How-To: Initialise arrays of objects in Java

You might think, like I did, that if you create an array of objects in Java then the constructor is automatically called on each object as part of the array creation process. But you’d be wrong.

Creating an array merely creates the object references – you have to instantiate each “inner” object in the array as a separate step if you want to be able to, ya know, do stuff… I think this is because in Java an array is an object – like, quite literally a single object that can be passed around like a single thing.

An example, perhaps?

Person Class

PersonTestDrive Class

How-To: Get human-friendly dates in Java using the Calendar class

ISO-8601 has a PosseAs part of the groundwork for some upcoming Java shenanigans I’ve finished off reading/skimming Head First Java – and it’s a truly excellent book. I wish it covered Connector/J & MySQL, but I can find that knowledge elsewhere so it’s not that big of a deal.

As part of today’s prep I ended up writing something I didn’t think I’d have to – a function to get a nice, human-readable date as a String. I don’t like having to write things like this because surely getting a nice, human-readable version of what’s essentially a timestamp (if the Date class wasn’t deprecated) has been solved. By which I mean that it’s done – let’s never, ever solve that same problem again. But the issue is that if you don’t know where to look for the solution, then it can take you longer to find it than to solve the problem again, and I think that’s what’s happened to me today when I didn’t feel like learning and using the joda-time API to do something I felt core Java should be capable of.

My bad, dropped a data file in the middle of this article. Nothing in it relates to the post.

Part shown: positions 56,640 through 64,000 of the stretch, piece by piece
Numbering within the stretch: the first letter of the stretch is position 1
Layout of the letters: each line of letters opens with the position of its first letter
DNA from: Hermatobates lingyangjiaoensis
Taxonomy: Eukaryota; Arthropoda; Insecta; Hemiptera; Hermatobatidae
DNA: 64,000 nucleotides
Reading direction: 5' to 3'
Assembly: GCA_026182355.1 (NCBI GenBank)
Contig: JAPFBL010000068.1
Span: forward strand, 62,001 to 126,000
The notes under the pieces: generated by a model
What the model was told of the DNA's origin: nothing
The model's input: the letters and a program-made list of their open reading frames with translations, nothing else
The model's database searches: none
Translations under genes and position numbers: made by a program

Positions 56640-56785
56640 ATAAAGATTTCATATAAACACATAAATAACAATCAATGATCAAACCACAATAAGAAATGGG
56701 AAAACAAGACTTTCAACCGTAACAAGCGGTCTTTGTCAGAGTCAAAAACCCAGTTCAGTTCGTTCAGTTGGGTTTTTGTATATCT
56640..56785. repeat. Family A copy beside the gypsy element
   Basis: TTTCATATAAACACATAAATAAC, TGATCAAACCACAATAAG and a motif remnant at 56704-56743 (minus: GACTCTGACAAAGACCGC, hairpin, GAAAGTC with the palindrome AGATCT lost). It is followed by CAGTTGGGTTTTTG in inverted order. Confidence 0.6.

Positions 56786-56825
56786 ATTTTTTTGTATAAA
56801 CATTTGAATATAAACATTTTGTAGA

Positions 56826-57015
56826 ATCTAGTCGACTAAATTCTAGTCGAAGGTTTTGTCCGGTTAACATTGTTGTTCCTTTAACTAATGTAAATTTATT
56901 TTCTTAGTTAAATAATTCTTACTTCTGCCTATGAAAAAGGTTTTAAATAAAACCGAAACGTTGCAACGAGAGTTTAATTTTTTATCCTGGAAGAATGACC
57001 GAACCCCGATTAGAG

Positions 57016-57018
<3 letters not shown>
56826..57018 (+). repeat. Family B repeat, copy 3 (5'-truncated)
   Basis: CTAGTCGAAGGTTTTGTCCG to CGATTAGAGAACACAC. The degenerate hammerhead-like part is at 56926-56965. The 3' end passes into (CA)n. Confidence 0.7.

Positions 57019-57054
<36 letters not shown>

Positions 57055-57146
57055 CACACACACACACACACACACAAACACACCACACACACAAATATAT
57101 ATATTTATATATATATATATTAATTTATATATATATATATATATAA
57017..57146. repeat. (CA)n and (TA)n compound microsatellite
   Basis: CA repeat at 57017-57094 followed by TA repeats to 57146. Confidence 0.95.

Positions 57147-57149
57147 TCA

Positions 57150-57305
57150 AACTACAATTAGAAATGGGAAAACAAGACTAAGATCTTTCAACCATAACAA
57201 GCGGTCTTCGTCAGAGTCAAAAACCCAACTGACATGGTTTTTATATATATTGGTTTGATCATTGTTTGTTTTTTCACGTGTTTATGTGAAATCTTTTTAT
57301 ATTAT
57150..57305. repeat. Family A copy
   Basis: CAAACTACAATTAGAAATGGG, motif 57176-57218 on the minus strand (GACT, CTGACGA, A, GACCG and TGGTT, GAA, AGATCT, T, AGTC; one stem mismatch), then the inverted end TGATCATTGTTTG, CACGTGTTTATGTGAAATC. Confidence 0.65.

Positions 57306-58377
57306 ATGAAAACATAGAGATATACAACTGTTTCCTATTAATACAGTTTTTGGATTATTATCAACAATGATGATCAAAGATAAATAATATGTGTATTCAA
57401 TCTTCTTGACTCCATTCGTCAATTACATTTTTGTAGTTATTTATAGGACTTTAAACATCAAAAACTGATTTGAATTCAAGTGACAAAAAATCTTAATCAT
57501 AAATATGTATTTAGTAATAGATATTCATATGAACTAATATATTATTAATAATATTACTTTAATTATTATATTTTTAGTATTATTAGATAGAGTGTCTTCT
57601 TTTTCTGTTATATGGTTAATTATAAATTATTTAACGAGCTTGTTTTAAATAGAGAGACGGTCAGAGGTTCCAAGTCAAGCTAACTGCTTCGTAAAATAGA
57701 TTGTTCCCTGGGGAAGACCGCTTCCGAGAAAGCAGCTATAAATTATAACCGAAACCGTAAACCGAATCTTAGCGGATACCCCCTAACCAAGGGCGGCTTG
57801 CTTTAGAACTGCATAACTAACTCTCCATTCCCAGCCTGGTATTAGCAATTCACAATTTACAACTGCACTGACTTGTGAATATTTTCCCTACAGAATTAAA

Before we get to the source code I’d just like to direct a quick word to to the Java API Calendar class developers to say:

  • I don’t care who you worship – the first day of the week is Monday, please see ISO-8601, and
  • Chopping and changing between zero-based constants and one-based constants sucks massive d*cks.

Anyways, the getFriendlyDate function gets a day/month/year from a Calendar object and converts it into something a human being might like to read, like this…

And the source code to perform this scandalous transformation is:

Update 13-Oct-2011: Just realised that the 1st, 2nd, 3rd etc. stuff is broken because I’m checking the last digit in the day of month and using that, so if it ends with 3 I give the suffix “rd” making it “3rd”, which is fine until you get to the 13th, which comes out as “13rd”… I don’t have time to fix it up right now, but I will in the near future. Or do a total re-write using the mighty Shetboy’s formatting advice (see comments).

Cheers!

Java enhanced for-loop FTW

I’ve got to do a whole slab of Java/J2EE coding soon so I’m in the process of skimming/re-acquainting myself with the Java language as a whole, when I just came across the new way to iterate over collections in a for-loop (available from Java 5 onwards) – and it’s genius!

How much easier to both read and write is that? Clever clever clever…